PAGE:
Burundi Buziraguhindwa Kayanza Washed Bourbon 2017


Bean name Burundi Buziraguhindwa Kayanza Washed Bourbon 2017
Country #SSSSS Limited Editions 2017
Region Northern Burundi
Other info Varietal: Bourbon


Number 2 of 12, February 2017, in the #SSSSS 2017 - Steve's Super Secret Stash Subscription. A limited availability series of roasted coffee beans.

This month it's: Burundi Buziraguhindwa Kayanza Washed Bourbon 2017

Merry (almost) February everybody!
I don't know about you but the first month of 2017 has flown past me at an incredible pace! But, that could be because I've been on a whopper buying trip to El Salvador, Guatemala, Nicaragua and Costa Rica ???????? ???????? ???????? ???????? ???? what do you mean you hadn't noticed?! How rude, for that you have to look at a few of my holiday, err...work trip snaps! ????
Jealous? You should be ????

But anyway I didn't just invade your inbox this evening to talk to you about what I've been doing during the month of January (although that does sound like a pretty awesome newsletter doesn't it?!) I'm here to let you know that the second #SSSSS coffee of 2017 is now on it's way to you! Green beans were made brown today and little red packages of joy are now in the hands of Royal Mail zooming in your direction ????

Before I tell you about the coffee that I've chosen for this month I'd just like to take a moment to say a big big big THANK YOU for all the conversations I've had over the past few weeks about last month's Finca La Lagunita ?? I've been wowed by the reception the coffee received and it makes me so very happy that I got to share it with you all. When I first thought of #SSSSS it was because I wanted to share these tiny lots of coffee with people that wanted to try something rare and delicious, the smile on my face was bigger than any emoji can accurately convey when I heard what you thought of coffee #1 ???????????? so, thank you, I really appreciate all your feedback and love hearing what you think, please keep talking to me????????

Onwards, to Burundi! ????????????????????????
This coffee comes from the Buziraguhindwa Washing Station where farmers who farm within a close enough distance travel there by foot with their cherry to deliver it for processing, or if they're from further afield utilise 1 of the washing station's collection points (more on these later). This lot is a collection of deliveries from all these farmers. The producers separate the coffees both by area and date of picking until it's cupped and approved, they also float and handsort cherries for all premium lots before it is pulped, fermented soaked and dried on raised beds.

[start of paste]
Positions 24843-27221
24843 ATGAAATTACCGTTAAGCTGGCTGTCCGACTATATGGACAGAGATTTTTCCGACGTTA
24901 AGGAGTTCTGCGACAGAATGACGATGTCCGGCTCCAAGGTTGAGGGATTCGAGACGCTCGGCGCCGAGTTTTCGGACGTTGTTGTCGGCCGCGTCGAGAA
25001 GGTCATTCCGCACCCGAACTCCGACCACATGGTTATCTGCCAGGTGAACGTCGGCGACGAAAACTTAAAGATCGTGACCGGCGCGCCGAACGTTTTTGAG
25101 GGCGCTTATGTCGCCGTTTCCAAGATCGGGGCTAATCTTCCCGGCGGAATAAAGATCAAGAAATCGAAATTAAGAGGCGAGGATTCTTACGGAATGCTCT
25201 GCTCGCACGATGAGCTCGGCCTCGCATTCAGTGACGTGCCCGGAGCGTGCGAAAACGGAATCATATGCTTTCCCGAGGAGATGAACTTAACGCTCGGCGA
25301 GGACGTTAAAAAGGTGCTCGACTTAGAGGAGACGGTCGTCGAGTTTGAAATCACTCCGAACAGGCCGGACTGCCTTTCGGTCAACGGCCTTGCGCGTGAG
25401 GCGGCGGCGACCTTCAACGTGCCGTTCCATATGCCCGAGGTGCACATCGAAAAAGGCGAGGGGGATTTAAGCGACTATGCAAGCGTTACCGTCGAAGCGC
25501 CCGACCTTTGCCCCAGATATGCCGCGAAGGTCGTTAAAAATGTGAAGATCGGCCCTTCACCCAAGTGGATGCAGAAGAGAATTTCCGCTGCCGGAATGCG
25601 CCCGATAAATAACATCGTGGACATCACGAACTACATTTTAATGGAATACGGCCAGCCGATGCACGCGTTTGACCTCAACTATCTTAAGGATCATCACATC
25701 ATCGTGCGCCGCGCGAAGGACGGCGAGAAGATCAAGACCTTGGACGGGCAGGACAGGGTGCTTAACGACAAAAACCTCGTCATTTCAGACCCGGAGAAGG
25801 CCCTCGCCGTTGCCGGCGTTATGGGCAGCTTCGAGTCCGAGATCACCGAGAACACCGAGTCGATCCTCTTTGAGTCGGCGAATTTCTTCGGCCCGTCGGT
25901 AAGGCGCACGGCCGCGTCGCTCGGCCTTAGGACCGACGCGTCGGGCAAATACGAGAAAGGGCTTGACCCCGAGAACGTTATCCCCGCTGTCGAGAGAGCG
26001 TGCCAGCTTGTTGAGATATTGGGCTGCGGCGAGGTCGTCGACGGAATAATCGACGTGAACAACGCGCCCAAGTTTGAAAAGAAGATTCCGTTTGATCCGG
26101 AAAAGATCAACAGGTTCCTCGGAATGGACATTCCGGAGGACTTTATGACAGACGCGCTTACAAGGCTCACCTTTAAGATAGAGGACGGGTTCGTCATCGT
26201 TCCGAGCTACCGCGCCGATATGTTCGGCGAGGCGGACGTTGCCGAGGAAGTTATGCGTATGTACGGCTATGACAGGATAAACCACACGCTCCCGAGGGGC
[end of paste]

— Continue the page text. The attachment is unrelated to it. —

Buziraguhindwa is one out of two washing stations owned by the producer Salum Ramadhan, an extremely detail oriented man who spends a lot of time training his local staff and has a great loyal workforce. Not content with just working in coffee he also runs a transport business that manages domestic coffee logistics, busy fella!
Salum Ramadhan and some of his workforce.
Buzuraguhindwa is a communal station that was founded in 2010 and sits at an altitude of 2,000 metres above sea level in Kayanza in northern Burundi. Salum mainly produces fully washed coffees but is also experimenting with naturals, ooh boy I hope I can get my hands on some of those in the future! The coffees are basically all selected daily lots, named by the local area or Collin (hill) where the cherries are purchased. Farms in Burundi is small, often below one hectare each with only a few hundred trees. This means that a daily lot of e.g. 25 bags of greens can consist of coffee from a few hundred growers.

He is systematically separating the coffees based on where they are grown, and by the date of processing. They generally collect cherries from a range of areas with different altitudes, growing conditions etc, and the flavor range is pretty wide spread according to that. The coffees named Buziraguhindwa = coffees from the surroundings of the washing station. Coffees with names like Nkonge and Muruta are coffees grown in other areas, but still processed at Buziraguhindwa.